Photo credit: Bruce Bennett

As the second period of Wednesday night’s game seven against the New York Rangers ended, Eric Fehr remained on the ice as his teammates walked to the Capitals locker room through a tunnel at the corner of the rink. He kicked his legs and circled Washington’s offensive zone for a minute before joining them. Playing his first game since April 19, Fehr had taken six shifts through two frames, a member of a fourth line that hardly received ice time.

As the game wore on and headed to overtime, head coach Barry Trotz began utilizing Fehr and Brooks Laich more. Fehr was on the ice when the Capitals iced the puck in the middle of a line change past the midway point of the fourth period. Fehr, who missed almost a month with an upper-body injury, would be required to take just his fourth faceoff of the night. He won it, but the Caps sent the puck to the other end on a failed clearing attempt. Seven seconds after beating Derek Stepan on the draw, Fehr faced Stepan again. The pair tied each other up, but Rangers forward Jesper Fast poked the puck to the point. The Capitals’ season was over a few seconds later.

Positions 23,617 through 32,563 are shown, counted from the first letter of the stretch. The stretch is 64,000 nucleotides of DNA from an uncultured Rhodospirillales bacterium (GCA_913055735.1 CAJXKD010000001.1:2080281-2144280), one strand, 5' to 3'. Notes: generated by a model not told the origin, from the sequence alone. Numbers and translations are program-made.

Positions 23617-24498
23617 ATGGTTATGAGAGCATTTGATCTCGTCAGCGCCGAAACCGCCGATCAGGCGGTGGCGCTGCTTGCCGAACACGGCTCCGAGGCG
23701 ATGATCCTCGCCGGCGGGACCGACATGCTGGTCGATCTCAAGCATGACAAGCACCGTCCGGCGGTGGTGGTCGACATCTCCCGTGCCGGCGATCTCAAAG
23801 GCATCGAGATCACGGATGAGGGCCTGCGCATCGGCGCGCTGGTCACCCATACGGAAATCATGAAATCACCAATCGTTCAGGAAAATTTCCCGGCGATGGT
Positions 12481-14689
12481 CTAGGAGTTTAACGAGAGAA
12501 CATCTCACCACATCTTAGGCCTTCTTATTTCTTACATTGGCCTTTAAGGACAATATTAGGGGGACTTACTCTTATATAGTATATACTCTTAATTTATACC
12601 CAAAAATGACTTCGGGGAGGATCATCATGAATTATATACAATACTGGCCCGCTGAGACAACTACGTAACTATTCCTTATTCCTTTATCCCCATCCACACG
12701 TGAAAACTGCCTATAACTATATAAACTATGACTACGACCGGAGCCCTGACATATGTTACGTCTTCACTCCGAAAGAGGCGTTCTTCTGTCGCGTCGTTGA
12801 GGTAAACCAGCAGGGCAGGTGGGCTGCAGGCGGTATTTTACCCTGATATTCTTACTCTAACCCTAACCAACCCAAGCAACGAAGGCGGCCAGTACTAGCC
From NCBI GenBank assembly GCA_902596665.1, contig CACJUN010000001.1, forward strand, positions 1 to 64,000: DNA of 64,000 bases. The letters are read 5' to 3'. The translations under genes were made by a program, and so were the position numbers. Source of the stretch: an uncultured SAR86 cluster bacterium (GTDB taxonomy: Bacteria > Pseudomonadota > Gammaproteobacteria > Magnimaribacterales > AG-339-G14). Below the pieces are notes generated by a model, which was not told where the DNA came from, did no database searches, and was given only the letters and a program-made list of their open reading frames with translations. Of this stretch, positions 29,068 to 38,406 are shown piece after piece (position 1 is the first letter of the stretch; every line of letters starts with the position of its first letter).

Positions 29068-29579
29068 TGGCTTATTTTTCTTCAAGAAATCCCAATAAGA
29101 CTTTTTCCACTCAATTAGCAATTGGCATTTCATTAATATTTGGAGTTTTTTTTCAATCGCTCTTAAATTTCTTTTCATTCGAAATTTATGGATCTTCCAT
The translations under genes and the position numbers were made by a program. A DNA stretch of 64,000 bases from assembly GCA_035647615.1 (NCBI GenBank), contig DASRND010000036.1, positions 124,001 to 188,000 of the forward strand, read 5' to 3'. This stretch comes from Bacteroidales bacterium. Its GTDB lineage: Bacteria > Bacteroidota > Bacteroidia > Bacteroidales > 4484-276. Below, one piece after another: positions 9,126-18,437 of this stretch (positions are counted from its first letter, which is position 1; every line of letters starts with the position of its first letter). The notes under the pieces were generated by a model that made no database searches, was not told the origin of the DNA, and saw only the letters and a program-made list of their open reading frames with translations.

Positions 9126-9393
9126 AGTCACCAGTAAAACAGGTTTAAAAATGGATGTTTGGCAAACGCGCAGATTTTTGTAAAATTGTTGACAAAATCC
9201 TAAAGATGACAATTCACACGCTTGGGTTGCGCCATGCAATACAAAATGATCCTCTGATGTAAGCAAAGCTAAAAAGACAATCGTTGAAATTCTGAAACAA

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Welcome Back, Eric Fehr (GIF)


After missing the last ten playoff games due to an upper-body injury, Corsi King Eric Fehr is back in the Caps lineup, and he’s looking great on the team’s fourth line.

Skating with Tom Wilson and Brooks Laich, Frank nearly helped author a goal after forcing a turnover in the Rangers defensive zone.

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Last week, Eric Fehr met the media to update them on the injury that has keep him out of the lineup for most of the playoffs. After two minutes of optimism and indirect answers, the scrum was finished. The day’s routine necessity had been completed. As the rest of the media shuffled away from Fehr’s locker, I made an offhand comment that the F-16 was getting ready for flight.

“There are some bad nicknames out there,” he told me. “Of all the nicknames to have, that’s a pretty cool one.”

I asked what he thought of his other nickname, Fehrsie.

“See, that’s the thing: I hate those nicknames,” he said. “Anybody with a last name with a –y on the end would probably be the worst one. Spelling it –ie doesn’t change anything. You need to be creative. As a group we’ve tried to be more creative with guys. We tried to change it up a little bit.”

Inadvertently, I had just stumbled on a massive scoop. Over the next 10 minutes, Fehr revealed the other hidden nicknames of the Capitals locker room. Some you might know– others you don’t.

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Tom Wilson just made the biggest play of his young career.